When a truck throws a fault code, it’s too late.
The code only displays when there’s a problem that needs to be fixed, but today’s technology is marching slowly toward the kind of sophistication that can alert drivers and fleets to a problem before it’s ever actually an issue.
Ozark Motor Lines’ predominantly Freightliner fleet uses the OEM-standard Virtual Technician. The fleet also has partnered with tech startup PreTeckt to develop a prognostics platform capable of sending alerts before a fault occurs.
“I’ve always fussed and said ‘I don’t need 15 different systems on my truck,’ but [PreTeckt is] looking to try and tell you ahead of time that the light’s fixing to come on, that something’s happening inside that’s going to trip it so we can plan ahead of time,” says Glen McDonald, Ozark’s director of maintenance.
PreTeckt connects to the truck’s diagnostics port and automatically configures the truck to the network. Dewey Bishop, Ozark’s technician trainer, says the company currently is testing the platform on 30 of the carrier’s units and that he communicates with PreTeckt every few weeks as the group works to refine the system. “It looks really promising,” Bishop says.
“For example, if a doser nozzle starts to stop up in one of our trucks, the fuel pressure increases. If I can log in and look at the fuel pressure on another truck at any given moment, when I see it starting to increase, then I know a problem is about to happen.”
— Dewey Bishop, Ozark Motor Lines technician trainer
PreTeckt’s networked service continuously logs the truck’s sensors and sends alerts for anomalies that indicate early signs of failure. The potential to plan maintenance better is the prospect that most excites Bishop.
“With [standard diagnostics], the problem has already happened and lets you know after the fact,” he says. “You can try and arrange for service, but you’re very limited most of the time – 300 or 400 miles is about the best you can do once the problem already happens. If we can identify a week or two ahead of time along the truck’s daily route, we can schedule through the shop and have it repaired before the problem ever begins.”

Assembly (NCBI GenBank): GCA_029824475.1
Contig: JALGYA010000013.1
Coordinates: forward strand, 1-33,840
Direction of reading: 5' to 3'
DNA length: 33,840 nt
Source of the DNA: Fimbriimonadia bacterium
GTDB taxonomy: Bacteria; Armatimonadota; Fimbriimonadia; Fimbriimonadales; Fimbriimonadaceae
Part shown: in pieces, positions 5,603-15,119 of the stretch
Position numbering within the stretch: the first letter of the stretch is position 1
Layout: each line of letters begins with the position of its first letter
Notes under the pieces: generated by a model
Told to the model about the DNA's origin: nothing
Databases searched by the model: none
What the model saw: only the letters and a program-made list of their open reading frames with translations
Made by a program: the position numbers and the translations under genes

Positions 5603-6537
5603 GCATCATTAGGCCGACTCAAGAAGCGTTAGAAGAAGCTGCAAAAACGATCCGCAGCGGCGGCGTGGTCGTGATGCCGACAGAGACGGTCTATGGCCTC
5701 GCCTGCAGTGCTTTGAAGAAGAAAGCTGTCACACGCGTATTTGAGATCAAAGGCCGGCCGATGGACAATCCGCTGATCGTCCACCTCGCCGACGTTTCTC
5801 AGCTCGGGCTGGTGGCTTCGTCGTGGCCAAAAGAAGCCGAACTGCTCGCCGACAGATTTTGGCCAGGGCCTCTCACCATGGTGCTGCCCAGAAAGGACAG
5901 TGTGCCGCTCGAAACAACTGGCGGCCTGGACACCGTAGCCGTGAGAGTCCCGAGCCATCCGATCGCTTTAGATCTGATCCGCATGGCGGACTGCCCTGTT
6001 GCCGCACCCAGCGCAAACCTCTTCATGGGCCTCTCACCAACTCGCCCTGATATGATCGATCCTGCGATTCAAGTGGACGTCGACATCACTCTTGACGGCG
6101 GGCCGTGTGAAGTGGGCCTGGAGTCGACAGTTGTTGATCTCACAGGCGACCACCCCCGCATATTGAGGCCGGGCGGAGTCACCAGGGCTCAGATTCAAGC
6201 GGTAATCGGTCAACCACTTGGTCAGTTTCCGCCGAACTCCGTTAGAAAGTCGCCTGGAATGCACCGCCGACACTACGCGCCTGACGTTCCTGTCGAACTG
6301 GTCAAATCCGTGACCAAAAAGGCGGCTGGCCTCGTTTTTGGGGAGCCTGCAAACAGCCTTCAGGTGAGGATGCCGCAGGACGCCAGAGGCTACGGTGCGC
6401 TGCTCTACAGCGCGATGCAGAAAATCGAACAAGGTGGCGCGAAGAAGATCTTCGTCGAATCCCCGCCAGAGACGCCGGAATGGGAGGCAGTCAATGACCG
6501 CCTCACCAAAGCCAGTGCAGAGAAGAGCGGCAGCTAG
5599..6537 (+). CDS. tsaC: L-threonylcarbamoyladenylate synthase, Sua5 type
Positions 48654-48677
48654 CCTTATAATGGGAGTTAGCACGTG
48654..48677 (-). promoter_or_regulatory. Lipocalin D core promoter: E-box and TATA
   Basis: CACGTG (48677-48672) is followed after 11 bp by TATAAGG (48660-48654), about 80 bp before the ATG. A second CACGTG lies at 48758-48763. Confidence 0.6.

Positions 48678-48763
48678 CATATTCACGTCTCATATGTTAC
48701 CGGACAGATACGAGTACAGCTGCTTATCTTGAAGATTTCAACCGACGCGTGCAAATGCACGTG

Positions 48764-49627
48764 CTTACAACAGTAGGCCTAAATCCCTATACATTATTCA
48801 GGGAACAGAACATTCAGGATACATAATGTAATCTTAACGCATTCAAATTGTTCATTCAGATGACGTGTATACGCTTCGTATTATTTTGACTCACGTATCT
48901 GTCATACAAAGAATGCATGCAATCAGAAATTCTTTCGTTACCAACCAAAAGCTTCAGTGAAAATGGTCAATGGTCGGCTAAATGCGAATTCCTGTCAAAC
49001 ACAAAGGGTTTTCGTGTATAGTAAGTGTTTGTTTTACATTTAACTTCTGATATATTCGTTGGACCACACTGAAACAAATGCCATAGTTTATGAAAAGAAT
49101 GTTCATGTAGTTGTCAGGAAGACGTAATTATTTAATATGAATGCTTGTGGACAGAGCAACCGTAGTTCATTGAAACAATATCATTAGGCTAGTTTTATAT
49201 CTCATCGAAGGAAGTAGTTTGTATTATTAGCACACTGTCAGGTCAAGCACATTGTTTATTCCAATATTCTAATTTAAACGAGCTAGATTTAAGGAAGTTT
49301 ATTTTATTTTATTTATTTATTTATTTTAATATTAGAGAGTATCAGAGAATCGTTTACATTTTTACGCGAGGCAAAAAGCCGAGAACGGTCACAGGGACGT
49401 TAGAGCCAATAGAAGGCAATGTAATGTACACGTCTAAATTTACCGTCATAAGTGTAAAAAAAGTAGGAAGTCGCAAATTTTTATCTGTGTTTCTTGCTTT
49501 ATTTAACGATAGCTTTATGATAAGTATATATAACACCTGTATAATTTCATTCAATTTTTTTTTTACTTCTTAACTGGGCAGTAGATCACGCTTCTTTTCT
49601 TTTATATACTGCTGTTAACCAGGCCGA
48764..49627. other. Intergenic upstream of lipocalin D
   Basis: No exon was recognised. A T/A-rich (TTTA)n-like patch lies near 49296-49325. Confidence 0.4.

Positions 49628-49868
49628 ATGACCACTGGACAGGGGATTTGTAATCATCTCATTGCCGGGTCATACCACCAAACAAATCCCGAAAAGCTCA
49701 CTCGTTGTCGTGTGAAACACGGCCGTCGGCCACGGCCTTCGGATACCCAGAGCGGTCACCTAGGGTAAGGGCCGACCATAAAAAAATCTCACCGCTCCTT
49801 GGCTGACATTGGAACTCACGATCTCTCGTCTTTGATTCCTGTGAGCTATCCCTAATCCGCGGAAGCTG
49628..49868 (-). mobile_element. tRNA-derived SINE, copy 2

McDonald says Ozark tries to perform all maintenance in-house and that using a nonproprietary provider allows the flexibility to better plan and route repair services.
“We want to discover it before it happens and route it to one of our shops and not have to limp him in,” he says.
The PreTeckt platform is self-learning so that when one truck on the network experiences a maintenance issue, it communicates with the rest of the trucks to recognize the symptoms that could predict a similar failure.
Bishop’s shops most often see high volumes of similar issues because they’re running 700 of the same trucks, and PreTeckt’s real-time data insights that allow Bishop to log in and see various operating data from any truck play a key role in preventing breakdowns.
“For example, if a doser nozzle starts to stop up in one of our trucks, the fuel pressure increases,” he says. “If I can log in and look at the fuel pressure on another truck at any given moment, when I see it starting to increase, then I know a problem is about to happen.”
That level of predictive maintenance is what Bill Combs, director of connected fleets for Penske Truck Leasing, calls “the ultimate goal.”
“When the truck can tell us there’s an issue, the driver may not have seen a light on the dash, and it’s possible there’s not even a light on the dash yet, but we’re getting data telling us that vehicle is in trouble,” he says. “Then we can proactively reach out to the customer, and our customer can work with us in figuring out how we can deal with that issue.”